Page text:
When Marvel Comics announced over 50 hip hop themed variant covers for its books in October, a lot of fans of hip hop and comics were excited, but there was just one nagging question: should Marvel feel a little bit icky about exploiting hip hop for variant covers when it has so few black creators working on its books?
The ever jovial Tom Brevoort took to Tumblr to address the question, and his response was classic Brevoort:
Q: Can you explain why Marvel thinks that doing hip hop variants is a good idea, when absolutely no announced writers or artists on the new Marvel titles, as of now, are black? Wouldn't correcting the latter be a much better idea than the former?
A: What does one have to do with the other, really?
I'm not even sure this requires me to snark about it. It kind of speaks for itself. If you don't know the answer to that question, there's nothing I can say that's going to make you understand it.
Instead, I'll just say that I think my fictional characters, rapping Joe Quesada and rapping Axel Alonso, preemptively answered the question more truthfully in our article about this yesterday:
"People say our creators are mostly white, and if you look at the statistics that's technically right," explained Alonso in a particularly skillful flow. "But just because we got diversity complications, don't mean we're not down for cultural appropriations!"
"Cash rules everything around me," Quesada pointed out. "Axel, get the money! Dollar dollar bill y'all!"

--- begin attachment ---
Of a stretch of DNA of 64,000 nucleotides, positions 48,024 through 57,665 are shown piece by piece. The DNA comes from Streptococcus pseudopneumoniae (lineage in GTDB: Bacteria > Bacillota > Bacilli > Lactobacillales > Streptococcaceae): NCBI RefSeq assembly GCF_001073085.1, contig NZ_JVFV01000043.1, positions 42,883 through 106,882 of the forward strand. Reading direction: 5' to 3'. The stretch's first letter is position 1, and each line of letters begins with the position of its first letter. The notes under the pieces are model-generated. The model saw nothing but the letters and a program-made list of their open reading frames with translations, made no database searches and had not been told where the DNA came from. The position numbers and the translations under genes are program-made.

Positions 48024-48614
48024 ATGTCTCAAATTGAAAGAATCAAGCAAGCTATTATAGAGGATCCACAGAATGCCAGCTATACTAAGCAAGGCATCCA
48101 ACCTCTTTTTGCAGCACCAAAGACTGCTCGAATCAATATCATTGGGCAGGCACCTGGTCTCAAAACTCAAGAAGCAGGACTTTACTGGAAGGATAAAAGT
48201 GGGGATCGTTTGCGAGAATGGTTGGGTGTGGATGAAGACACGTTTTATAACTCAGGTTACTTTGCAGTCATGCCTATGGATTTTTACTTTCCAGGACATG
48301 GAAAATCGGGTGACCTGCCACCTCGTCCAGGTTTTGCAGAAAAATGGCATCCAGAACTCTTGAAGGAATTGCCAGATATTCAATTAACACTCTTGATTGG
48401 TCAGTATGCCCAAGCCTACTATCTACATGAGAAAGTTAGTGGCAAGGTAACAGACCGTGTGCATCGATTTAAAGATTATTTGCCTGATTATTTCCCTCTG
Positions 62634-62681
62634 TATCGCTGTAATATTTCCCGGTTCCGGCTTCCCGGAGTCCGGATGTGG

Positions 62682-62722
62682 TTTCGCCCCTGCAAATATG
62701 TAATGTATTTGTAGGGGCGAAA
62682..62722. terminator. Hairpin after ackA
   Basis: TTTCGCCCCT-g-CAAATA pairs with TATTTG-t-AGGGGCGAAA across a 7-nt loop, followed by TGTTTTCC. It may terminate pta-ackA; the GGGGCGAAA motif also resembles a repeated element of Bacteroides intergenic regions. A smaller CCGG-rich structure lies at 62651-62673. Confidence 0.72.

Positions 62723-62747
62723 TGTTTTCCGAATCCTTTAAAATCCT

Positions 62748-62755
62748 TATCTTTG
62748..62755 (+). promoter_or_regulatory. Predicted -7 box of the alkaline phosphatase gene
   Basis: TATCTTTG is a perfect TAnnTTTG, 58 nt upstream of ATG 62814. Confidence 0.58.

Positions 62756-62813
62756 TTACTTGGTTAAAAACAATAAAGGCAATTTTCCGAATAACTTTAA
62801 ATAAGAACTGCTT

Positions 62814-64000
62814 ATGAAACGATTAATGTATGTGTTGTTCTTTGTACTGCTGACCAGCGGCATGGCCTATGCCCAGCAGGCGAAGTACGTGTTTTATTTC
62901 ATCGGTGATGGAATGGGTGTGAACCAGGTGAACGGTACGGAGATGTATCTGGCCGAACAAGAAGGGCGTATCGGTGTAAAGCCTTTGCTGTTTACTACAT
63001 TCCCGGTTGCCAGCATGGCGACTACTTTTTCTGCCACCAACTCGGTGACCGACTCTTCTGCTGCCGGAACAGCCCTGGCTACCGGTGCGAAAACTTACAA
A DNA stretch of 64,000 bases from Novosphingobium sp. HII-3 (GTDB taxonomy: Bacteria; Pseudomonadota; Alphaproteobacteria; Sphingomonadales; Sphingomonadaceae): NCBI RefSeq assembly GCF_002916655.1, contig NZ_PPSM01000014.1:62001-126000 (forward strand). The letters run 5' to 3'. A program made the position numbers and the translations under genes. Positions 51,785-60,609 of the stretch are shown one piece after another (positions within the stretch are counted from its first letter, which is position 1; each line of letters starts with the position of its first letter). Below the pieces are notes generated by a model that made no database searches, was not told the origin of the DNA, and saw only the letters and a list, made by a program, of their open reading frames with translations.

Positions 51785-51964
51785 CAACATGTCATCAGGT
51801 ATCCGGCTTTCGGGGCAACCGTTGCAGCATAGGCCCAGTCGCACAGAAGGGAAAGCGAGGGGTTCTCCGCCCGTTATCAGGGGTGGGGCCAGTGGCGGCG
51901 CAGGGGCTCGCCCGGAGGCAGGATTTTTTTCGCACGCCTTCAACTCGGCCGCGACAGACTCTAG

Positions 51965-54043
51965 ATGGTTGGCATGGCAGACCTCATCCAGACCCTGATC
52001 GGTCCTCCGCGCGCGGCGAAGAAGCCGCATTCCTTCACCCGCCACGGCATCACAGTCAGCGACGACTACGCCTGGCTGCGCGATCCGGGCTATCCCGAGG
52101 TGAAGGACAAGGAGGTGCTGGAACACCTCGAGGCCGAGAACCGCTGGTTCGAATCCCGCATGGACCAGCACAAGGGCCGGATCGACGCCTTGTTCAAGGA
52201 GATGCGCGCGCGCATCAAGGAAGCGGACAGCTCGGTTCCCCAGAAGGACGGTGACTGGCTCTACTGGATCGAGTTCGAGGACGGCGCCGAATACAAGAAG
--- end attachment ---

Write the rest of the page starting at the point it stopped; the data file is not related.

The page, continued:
At that point, the record screeched to a halt and the beat dropped out.
"No, seriously, get the money," Quesada insisted when Alonso just stood there with his arms folded. "We need to show the shareholders a big profit growth this quarter."
Oh, corporate comics. Sometimes, we're not even sure you're trying.
UPDATE: Brevoort's response was so mind-bogglingly stupid, even for Tom Brevoort, that he was forced to "clarify" (read: backpedal) in a followup post:
Q: How do you not see the connection between appropriating iconic Black American imagery the lack of Black American representation on Marvel's creative teams?
A: Okay, fair cop, I spoke quickly and curtly and may have given the wrong impression. So I apologize for that.
I think that anybody who's been reading this page for the past month or so should have a pretty good idea of where I stand on the issue of representation in our comics—and that goes for creators as well as characters. We can always do better, and we continue to work on it.
There are still plenty more titles to be announced as part of the All-New, All-Different Marvel, and as they continue to roll out, I believe that you'll see the evidence of our commitment to creator representation among the creative teams as well as our characters.
My point, such as it was, is that this isn't an either-or situation. Doing the Hip-Hop covers (many of which were illustrated by creators of color) has no direct bearing on the state of African-American representation among our creative teams. What it does do, hopefully, is to showcase an appreciation for this respected artform, and by extension create an environment that's maybe a little bit more welcoming to prospective creators.
Well, that's certainly a better response. I would think that the best way to make the environment more welcoming to "prospective creators" would be to hire them, but I guess that's why Tom Brevoort is an executive vice president and I write a blog without a journalism degree.
Why Marvel is waiting to unveil all of these "representative" creative teams until after the first 50 or so books are launched remains unclear at this time.